If you are a worship leader and have ever been asked about what you during the week, this post is for you. Maybe you are the one asking the questions as the pastor or congregational leader. Being a worship leader or musical ministry leader is a big job. The entire church will appreciate this public ministry whether it is in all its glory or lacking something. The typical problem is that there seems to be trouble communicating as a worship leader to your leaders. And, I already know that most pastors and leaders have concerns of their own in this regard. We all know there are tasks to be completed and observe the end result. But, do we know about the hats worn behind the scenes that make what is public shine? Do we have a language actually to talk about these hats?
In my book, The Six Hats of the Worship Leader, I tackle this by giving a language for the various roles required that make up being a worship leader. Whether you are recruiting a leader for your budding youth group or in a large organization duplicating church campuses, the roles are all similar. Sometimes we focus so much on the visible parts of the role, that we fail to get help when the behind the scenes tasks stack up.
The six hats, in summary, are the following: Worship Leader (upfront leading of songs), Music Director (literally music leadership), Technical Director (leading sound and technology), Service Producer (running all the stuff from off-platform), Administrator (budgets, calendars, people), and Shepherd (spiritual needs of the team members addressed). I explain in my book that you can “wear a hat, share a hat, or give a hat away” as a worship leader.
You should never wear all of these six hats! For one, it might be physically impossible once your second campus opens up and there needs to be two of you singing in front of your growing church. Or, your sound gear is now so complicated to setup that you need someone better than you to share that hat with you! Here is a list of 10 consequences of holding on to too many hats as a worship leader.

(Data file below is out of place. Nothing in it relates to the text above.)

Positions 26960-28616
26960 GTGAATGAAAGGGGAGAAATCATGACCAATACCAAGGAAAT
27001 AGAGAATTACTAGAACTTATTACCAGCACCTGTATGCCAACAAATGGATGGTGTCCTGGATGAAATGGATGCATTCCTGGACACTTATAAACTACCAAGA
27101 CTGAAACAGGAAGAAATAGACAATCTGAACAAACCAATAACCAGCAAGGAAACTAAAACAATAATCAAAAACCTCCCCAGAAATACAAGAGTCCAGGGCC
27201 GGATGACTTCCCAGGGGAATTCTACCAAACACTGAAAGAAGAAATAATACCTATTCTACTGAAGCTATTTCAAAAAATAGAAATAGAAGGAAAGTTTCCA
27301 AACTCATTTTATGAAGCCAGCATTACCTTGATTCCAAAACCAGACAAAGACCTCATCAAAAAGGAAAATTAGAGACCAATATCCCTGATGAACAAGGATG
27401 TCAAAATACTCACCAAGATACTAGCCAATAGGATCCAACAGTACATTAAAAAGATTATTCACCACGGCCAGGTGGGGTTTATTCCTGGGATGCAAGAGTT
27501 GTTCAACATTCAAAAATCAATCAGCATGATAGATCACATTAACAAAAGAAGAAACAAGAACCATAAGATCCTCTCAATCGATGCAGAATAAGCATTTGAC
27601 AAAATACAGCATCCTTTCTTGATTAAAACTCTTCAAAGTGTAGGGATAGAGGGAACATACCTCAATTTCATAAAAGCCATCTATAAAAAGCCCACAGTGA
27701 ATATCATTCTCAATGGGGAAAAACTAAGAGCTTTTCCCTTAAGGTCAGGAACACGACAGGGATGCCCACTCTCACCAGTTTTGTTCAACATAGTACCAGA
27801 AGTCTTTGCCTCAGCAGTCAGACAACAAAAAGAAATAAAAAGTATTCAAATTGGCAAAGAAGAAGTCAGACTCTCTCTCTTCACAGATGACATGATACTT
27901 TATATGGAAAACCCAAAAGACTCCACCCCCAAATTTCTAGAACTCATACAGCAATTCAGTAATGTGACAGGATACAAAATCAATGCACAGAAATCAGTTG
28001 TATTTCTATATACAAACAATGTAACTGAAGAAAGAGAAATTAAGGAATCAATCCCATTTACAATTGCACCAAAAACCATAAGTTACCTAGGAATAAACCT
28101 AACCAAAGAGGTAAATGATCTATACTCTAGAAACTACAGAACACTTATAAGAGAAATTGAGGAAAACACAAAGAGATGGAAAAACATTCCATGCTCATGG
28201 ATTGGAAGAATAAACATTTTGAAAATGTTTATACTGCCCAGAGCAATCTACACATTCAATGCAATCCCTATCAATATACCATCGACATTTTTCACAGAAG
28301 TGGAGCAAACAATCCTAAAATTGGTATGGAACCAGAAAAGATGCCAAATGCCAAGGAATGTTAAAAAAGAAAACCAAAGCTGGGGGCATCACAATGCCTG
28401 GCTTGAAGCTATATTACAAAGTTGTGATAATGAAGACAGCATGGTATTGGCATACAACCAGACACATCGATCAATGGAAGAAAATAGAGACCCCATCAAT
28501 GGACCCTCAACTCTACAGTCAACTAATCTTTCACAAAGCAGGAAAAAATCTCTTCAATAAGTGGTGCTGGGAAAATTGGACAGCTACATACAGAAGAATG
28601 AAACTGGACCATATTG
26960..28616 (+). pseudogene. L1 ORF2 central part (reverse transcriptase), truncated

- Potential leaders will go unnoticed. If you hog all the hats all the time, no one will get the message that you actually desire to include them. They will stay invisible to you and your church leadership. This then backfires over time as you then shoulder work that could otherwise be shared by willing and talented volunteer leaders.
- You cannot take a vacation and enjoy it. Yes, to survive long term as a church leader—especially if this is your job—you need to learn to take breaks. If you are the only one holding things together, it is what engineers call a “single point of failure.” That is not a good thing, by the way.
- You are judged by your weaknesses. When we do most or all of the work, the stuff that we are good at becomes overshadowed by what we are smarter to delegate to others. You may be great in front of people who love to be led in singing and prayer by you, but your band is ready to quit because you are not so good at directing music.
- Burnout arrives too quickly. Burnout at a younger-than-acceptable age is possible when you try to wear all the hats! And, if you are not as young, it is even worse for you. Lightening the load is not about being less tired as much as it is about being more effective, however.
- Expansion means panic. There will be a season when you are asked to grow your team, or expand it to fill additional services. If you are the “single point of failure” then all that stress will be felt in your gut. Those around you will walk on eggshells, wondering if you are a team player or not.
- Those around you disprove your leadership. Those around you prove your worth and effectiveness as a leader. Giving them opportunity to shine is what makes you shine when you are in a leadership role. How is your team proving your leadership?
- People are not developed. Tasks take up your time and people that need your development to succeed in the roles of leading worship take second place. How are you able to build a pipeline of leaders if you are putting your finger in all the leaks?
- Spiritual temperature drops. Stroking the fire in your own heart and having the focus of doing so with your team requires leadership. Are you a professional frontman of a band or a friend, mentor, and spiritual guide as well?
- It is no longer any fun. There is nothing frivolous about feeling joy in working in your gifts. This can sour, however, when your horde it all. If you find glory in being indispensable, you lose the joy in giving away those things you love to do. You see competition rather than multiplication. Legacy is built on what we give away to others.
- Your job will end soon. There is no way to end your career in a church than to insist on wearing all the hats and being poor at helping others succeed. This does not mean you are not great at your strengths. It means that the combination of what you do and what you do through others matters greatly in ministry. Learn this, and you will last longer.
The last couple of years has shown that this model and way of explaining the role of worship leadership has helped many. Delegation, regardless of what ministry area you lead, is critical. If you want to learn more, please pick up my book or contact me! I have enjoyed talking with worship teams, worship pastors, college students, and churches all over the country.